Biomass Supply Strategy for Building a Sustainable Cellulosic Biofuel Business

  • Rajdeep Golecha
Keywords: Corn Stover, Supply Variability, Feedstock Diversification, Biofuels, Efficient Frontier

Abstract

Companies venturing into the cellulosic biofuels business will be required to make portfolio decisions based on feedstock availability and variations in biomass supplies. Fundamental differences exist in biomass supplies for first-generation corn ethanol and second-generation cellulosic biofuels. While first-generation ethanol in the U.S. is produced primarily from corn, a tradable commodity that is transported long distances, second-generation cellulosic biofuels are produced from cellulosic biomass and there are greater limitations due to transportation distances. As a result, cellulosic biofuels producers will be exposed to local variations in biomass supplies. Studies have shown that 20-30% variations in collectable stover supply are typical. Such large variations translate into business risk and impacts issues associated with sustainability. Hence, companies venturing into cellulosic biofuels will be required to develop strategies to reduce the impact of feedstock supply variations. A sustainable biomass supply chain will need strategies for developing supply market structures, contracting programs with farmers, and a feedstock diversification program that reduces the impact of these large variations. This study focuses on identifying potential options for managers to consider when developing sustainable feedstock supply programs, and key trade-offs that help reduce costs and manage feedstock supply risks.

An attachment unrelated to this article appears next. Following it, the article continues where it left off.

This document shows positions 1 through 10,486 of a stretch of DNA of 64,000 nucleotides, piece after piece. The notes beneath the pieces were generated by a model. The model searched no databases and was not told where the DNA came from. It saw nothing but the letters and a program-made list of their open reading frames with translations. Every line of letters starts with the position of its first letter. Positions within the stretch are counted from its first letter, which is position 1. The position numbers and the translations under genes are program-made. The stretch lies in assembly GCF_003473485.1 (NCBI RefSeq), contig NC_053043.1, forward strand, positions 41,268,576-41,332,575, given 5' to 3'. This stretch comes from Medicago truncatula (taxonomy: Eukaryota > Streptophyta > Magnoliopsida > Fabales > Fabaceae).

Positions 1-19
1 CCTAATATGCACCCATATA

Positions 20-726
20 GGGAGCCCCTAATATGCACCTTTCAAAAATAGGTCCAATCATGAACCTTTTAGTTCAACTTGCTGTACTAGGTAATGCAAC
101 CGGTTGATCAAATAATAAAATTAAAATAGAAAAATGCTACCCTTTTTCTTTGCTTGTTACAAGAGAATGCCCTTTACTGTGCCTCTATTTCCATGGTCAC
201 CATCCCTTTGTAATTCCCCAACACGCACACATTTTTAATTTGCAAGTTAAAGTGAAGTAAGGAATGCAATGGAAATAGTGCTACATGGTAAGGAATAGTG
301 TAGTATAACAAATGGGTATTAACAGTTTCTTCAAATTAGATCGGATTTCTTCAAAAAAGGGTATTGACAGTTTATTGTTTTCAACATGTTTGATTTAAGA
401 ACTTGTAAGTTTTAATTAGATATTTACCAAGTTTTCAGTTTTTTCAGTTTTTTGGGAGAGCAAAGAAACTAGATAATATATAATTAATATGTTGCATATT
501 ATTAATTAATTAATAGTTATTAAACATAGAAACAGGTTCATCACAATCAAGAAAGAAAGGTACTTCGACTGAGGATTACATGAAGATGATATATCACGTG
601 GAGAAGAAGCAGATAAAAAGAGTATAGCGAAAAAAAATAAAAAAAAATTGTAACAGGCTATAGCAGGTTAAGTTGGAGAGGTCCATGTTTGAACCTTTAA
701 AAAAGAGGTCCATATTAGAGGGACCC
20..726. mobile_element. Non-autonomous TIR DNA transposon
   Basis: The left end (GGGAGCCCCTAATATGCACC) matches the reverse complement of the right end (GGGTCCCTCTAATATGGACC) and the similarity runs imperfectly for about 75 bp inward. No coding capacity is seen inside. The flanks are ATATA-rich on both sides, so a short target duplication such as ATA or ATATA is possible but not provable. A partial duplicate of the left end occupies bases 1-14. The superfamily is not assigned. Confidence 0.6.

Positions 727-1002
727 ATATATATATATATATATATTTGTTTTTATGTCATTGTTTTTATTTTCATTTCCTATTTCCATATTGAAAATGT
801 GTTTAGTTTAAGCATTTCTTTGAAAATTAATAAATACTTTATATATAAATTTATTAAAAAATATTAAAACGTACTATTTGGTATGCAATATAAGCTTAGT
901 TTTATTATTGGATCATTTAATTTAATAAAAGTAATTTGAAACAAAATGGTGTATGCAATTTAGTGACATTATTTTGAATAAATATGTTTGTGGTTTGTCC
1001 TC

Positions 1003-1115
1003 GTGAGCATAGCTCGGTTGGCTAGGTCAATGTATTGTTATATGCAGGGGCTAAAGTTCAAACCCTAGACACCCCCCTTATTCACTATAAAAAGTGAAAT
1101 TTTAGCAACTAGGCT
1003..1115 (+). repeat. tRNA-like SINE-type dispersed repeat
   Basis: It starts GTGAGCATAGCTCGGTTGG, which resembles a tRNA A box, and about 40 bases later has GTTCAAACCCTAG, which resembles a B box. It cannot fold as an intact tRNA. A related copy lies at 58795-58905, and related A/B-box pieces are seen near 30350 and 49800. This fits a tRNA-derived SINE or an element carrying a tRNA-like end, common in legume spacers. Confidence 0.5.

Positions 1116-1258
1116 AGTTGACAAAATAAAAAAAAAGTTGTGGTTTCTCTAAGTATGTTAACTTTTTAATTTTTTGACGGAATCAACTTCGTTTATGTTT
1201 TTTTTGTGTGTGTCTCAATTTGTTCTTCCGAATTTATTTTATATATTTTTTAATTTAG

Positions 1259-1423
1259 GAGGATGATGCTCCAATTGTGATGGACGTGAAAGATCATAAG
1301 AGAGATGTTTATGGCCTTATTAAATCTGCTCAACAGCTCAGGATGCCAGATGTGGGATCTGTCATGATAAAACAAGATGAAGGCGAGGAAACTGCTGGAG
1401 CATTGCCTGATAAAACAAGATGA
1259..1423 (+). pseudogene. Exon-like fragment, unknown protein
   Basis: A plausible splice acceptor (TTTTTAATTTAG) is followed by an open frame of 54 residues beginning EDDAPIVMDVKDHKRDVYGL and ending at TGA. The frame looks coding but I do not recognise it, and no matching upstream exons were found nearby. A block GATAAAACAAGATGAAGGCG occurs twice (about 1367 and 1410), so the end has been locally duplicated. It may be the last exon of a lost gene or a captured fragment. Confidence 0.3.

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Author Biography

Rajdeep Golecha

Rajdeep Golecha is an industry expert in Bioenergy. His expertise is in business portfolio development for a sustainable Biofuel business, and commercial optimization to reduce input costs. He has served as the Commercial Manager for a major energy company’s multi-billion dollar biofuel portfolio, where he led the development of Cellulosic Biofuel projects, and brought significant improvements to capital efficiency and reduction in feedstock (biomass) costs through effective feedstock supply and business strategies. His current focus is on developing optimal market structures for Cellulosic Biofuel programs.

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Published
2016-03-01
Section
Articles